Jain Dharma & the Difficulty of Self Discipline in a Modern World

Stanford professor Michel Serres hikes the Dish on a regular basis.

Stanford professor Michel Serres hikes the Dish on a regular basis.

Slowly, I’ve been moving away from the word ‘Jainism’ because I’ve noticed some Jain scholars eschew the term as being an English construct. The ‘ism’ implies separateness, apartness, a religion unlike the others. The scholars believe that other religions can, and do, incorporate Jain ethics in their day to day behavior so, in essence, they can be Jain while also being Muslim or Christian. I suppose that’s true although I don’t see how a religion like Christianity or Islam, which believes in a creator/punisher god, can reconcile with one which doesn’t. Since a belief and acceptance of different points of view (Anēkāntavāda) is part of the Jain ethos, I suppose that makes the Dharma possible.

It’s hard being a Jain in the modern world. Every day I run into something that gets me pissed off, whether it’s people honking their horns for no reason or people shuffling past you without saying excuse me. I still look at shiny new cars and think, “Why isn’t that mine?” I see people with beautiful hair and wish my head was like that. Couples walking hand in hand make me jealous. People walking down the street with their pitbulls untethered gives me a stroke. I desperately want peace within myself. I don’t want to be angry. I don’t want to feel jealousy. Sometimes I think this is a war I’ll never win; I’ll go to my grave an angry man.

Jain Dharma believes there is happiness in owning and craving nothing and I believe that, too. I read about monks who are ostracized, maligned, spat upon, cursed, victimized and brutalized and still hoist no anger or ill will towards their tormenters. I’m nowhere near that. If I was crossing a bridge and someone spit on me my immediate reaction would be to throw them off the bridge after reading them the riot act. But I don’t want to be that guy. I want to be the forgiving one. I’ve actually already started forgiving my parents for me having had such a traumatic life. That’s something I thought I’d never do. Maybe I’m just getting old, I don’t know. I wrote a short story yesterday about a young man who tests his personal strength by placing himself in dangerous situations. If I had spoken to a wise man I’m sure he’d say something like, “Don’t put yourself in danger. Danger finds its host anyway.” I suppose it’s true what they say about facing your fears – it’s the best way to conquer them.

I do wish there were more Jains around here. I need strength. I need to be bolstered. I need them around me to show me the way, to give me hope, and to guide me where I need to go. I think without their support I could fall to the wayside. I can’t do this self-discipline bit by myself. I don’t think it’s gonna work. I need to push myself harder but am reluctant because, well, I can be lazy sometimes. My roommate and I have been doing a lot of walking lately, so that’s good. We average around 4 or 5 miles/day. This past Sunday we walked the entire circumference of Lake Union. We took a longer route around it so we ended up walking nearly 10 miles. It was a good walk because there were staircases and hills to navigate. I just walked to this Wallingford library I’m in from the Seattle Center. It’s only about 4 miles but it was in the hot sun so hopefully that counts for something.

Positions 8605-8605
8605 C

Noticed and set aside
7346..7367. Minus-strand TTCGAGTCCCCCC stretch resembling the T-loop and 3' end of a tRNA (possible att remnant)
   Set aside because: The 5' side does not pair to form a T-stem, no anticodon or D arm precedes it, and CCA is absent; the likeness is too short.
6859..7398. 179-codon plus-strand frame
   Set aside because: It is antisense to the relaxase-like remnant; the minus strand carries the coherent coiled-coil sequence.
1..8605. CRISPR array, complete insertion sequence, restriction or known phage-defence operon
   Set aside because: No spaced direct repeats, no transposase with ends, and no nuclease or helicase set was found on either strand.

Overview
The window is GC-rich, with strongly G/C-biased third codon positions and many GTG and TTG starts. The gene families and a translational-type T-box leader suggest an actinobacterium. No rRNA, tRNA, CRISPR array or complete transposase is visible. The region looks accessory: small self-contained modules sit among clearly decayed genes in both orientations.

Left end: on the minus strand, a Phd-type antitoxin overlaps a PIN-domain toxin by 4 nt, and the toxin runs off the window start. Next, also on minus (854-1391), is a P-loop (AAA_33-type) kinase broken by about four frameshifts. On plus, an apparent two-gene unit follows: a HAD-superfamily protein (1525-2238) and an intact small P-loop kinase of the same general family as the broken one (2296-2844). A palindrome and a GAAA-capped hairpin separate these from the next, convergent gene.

Jain Studies Program

Yes, there is one in the U.S. It’s at Florida International University in Miami. If I lived there I’d definitely give the professors a visit and get some material to help me learn Jainism better. Their online site has some useful and informative videos on Jainism. I saw about 1/4 of one already and I’m already learning to pronounce words I could never have pronounced in a million years. Here’s the link to the studies program: http://jainstudies.fiu.edu/

Jainpedia & Tattvartha Sutra

There’s an online site I frequent a lot. It’s technically an encyclopedia of all things Jainism. A very informative site, all the books on it can be accessed and read for free, none of which you have to pay for. That, of course, is the Jain way. Here’s the site: http://www.jainpedia.org/home.html

I downloaded a copy of the most important Jain text today. It’s called Tattvartha Sutra and can be d/l from here: pptfun.com/Jaindarpan/Jainbook/Ebooks…/Tattvartha_Sutra_01.pdf

Tattvartha Sutra means ‘That Which Is’. It shouldn’t take too long to read as it’s about 20 or so pages. Ican’twait to read it, the words of Mahavir. Should be interesting and insightful.

Everyone has regrets…

…and I am no exception. I regret that I chose a life of music over one with Peter Nguyen. He loved me, which I couldn’t comprehend, and took him for granted. That was 25 years ago and I still feel the sting to this day. I think my greatest regret is that I should die without understanding all of Beethoven’s piano sonatas. True, I enjoy them, but I’m sure a deeper understanding must be needed. I regret that my interest in string quartets was ruined by those angular, vacuous quartets of Bela Bartok. I know in many circles what I just wrote is sacrilegious but I can’t help it. They really are an acquired taste so maybe I just need to spend more time with them.


I do understand where my obsession with violent films come from. It’s probably a safe way of me to exact revenge on those who wronged me. I’m glad I’m just a viewer; I’d hate to think what manner of depravity I’d unleash if I went unchecked. I also thought about something this morning – the promises we make are free, but once we break them we have nothing left to break but our will to survive, and that is the saddest promise of all.